What to do when an employee withdraws their resignation?

31 July 2018

Employers are generally of the view that once a resignation is given and accepted, they are under no obligation to allow an employee to withdraw it. However, the employer’s obligation of good faith under the Employment Relations Act 2000 requires an employer to investigate the employee’s true intentions if it is unclear if the employee really intended to resign or not.

The Employment Court in Boobyer v Good Health Wanganui Ltd helpfully categorised four general scenarios in which resignations can occur. These are:

  1. Where the employee unambiguously resigns;

  2. Where there is an ambiguous communication that is misunderstood by the employer as a resignation;

  3. Where the employer seizes on unintended words not reasonably capable of amounting to a resignation; and

  4. Where a resignation comes in the context of an emotional reaction or outburst.


Unambiguous Resignation

Where an employee clearly resigns and later seeks to take it back.  In this case the resignation cannot be withdrawn without the employer’s consent. It may be good practice for an employer to ask why the employee is resigning, but in most circumstances once the notice of termination has been given by an employee, the contract will come to an end unless both parties agree to revive it.

In these circumstances, if an employee resigns unequivocally it will be a clear cut resignation and the employer is under no obligation to agree to the resignation being withdrawn.

Ambiguous Resignation

This is where an employer misinterprets an ambiguous communication as a resignation. This could include discussions regarding resignation and the employer thinking that the employee intended to resign. Here, an employee must take action and actively let their employer know that resignation was not their intention. If an employee is not active in communicating this, it is easy for misunderstandings to arise.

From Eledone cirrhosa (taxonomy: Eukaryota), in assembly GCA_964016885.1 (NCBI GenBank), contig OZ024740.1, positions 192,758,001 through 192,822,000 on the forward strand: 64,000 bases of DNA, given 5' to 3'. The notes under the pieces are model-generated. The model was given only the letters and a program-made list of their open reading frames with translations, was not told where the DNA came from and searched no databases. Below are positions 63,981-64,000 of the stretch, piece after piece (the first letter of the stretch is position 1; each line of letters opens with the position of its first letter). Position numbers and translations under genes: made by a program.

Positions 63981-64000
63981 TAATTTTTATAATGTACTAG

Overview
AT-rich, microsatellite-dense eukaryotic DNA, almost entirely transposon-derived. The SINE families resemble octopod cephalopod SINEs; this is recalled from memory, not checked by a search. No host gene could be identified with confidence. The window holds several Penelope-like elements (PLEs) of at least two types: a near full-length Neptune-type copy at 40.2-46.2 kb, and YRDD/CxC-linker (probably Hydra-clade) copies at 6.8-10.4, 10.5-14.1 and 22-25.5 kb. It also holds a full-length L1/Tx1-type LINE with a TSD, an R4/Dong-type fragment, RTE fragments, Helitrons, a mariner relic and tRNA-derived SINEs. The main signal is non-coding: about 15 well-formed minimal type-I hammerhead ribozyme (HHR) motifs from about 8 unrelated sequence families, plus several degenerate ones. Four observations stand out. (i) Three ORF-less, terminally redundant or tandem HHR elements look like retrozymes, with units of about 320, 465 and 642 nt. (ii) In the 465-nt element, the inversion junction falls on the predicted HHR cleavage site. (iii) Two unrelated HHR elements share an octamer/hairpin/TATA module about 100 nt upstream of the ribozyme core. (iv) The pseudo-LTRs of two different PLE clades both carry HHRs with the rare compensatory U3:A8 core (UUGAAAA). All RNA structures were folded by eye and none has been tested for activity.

Employer Seizing on Unintended Words

This is where an employer seizes on an employee’s statement which was not reasonably capable of amounting to a resignation. For example, where an employee does not actually say the words “I resign” but says something like “I’m considering resigning”. This is where the employer’s obligation of good faith obligation requires the employer to enquire into what the employee really meant rather than jumping to conclusions.

In this situation, where there is some doubt as to what the employee actually intended, an employer cannot simply rely on their own interpretation of what the employee said (or did) as a valid resignation. They need to take steps to clarify and be sure resignation was intended.

Emotional Resignation

This is the most common category. Where a resignation comes in the context of an emotional reaction or outburst, an employer should give the employee a reasonable opportunity to reconsider their decision and potentially withdraw the resignation.

In McDonald v Speciality Fashion Group an employee told her Regional Manager to “stick her job” and that she “wasn’t putting up with this anymore and wasn’t paid enough for this crap”. The Regional Manager appreciated these comments were made in the heat of the moment and allowed her a cooling off period. However, the Regional Manager made her own inquiries about the employee’s performance and chose not to accept Ms McDonald’s retraction when it was offered.

It was held the actions of the Regional Manager were not those of a fair and reasonable employer and instead constituted a dismissal. Further, if the employer had other concerns regarding the employee, for example relating to their performance or conduct, these should have been addressed separately to any request to withdraw a resignation.

What to do in this situation

When faced with a potential resignation, best practice for employers is to allow a “cooling off” period. The good faith obligation to be active and constructive then requires an employer to take steps to clarify an employee’s true intentions before accepting the resignation.

If you as an employer find yourself in a situation where it is unclear whether an employee actually meant to resign, please contact a member of our employment team for advice.


Emma Thomson is a Solicitor in the Court & Disputes/Employment Team at Norris Ward McKinnon. You can contact Emma at [email protected]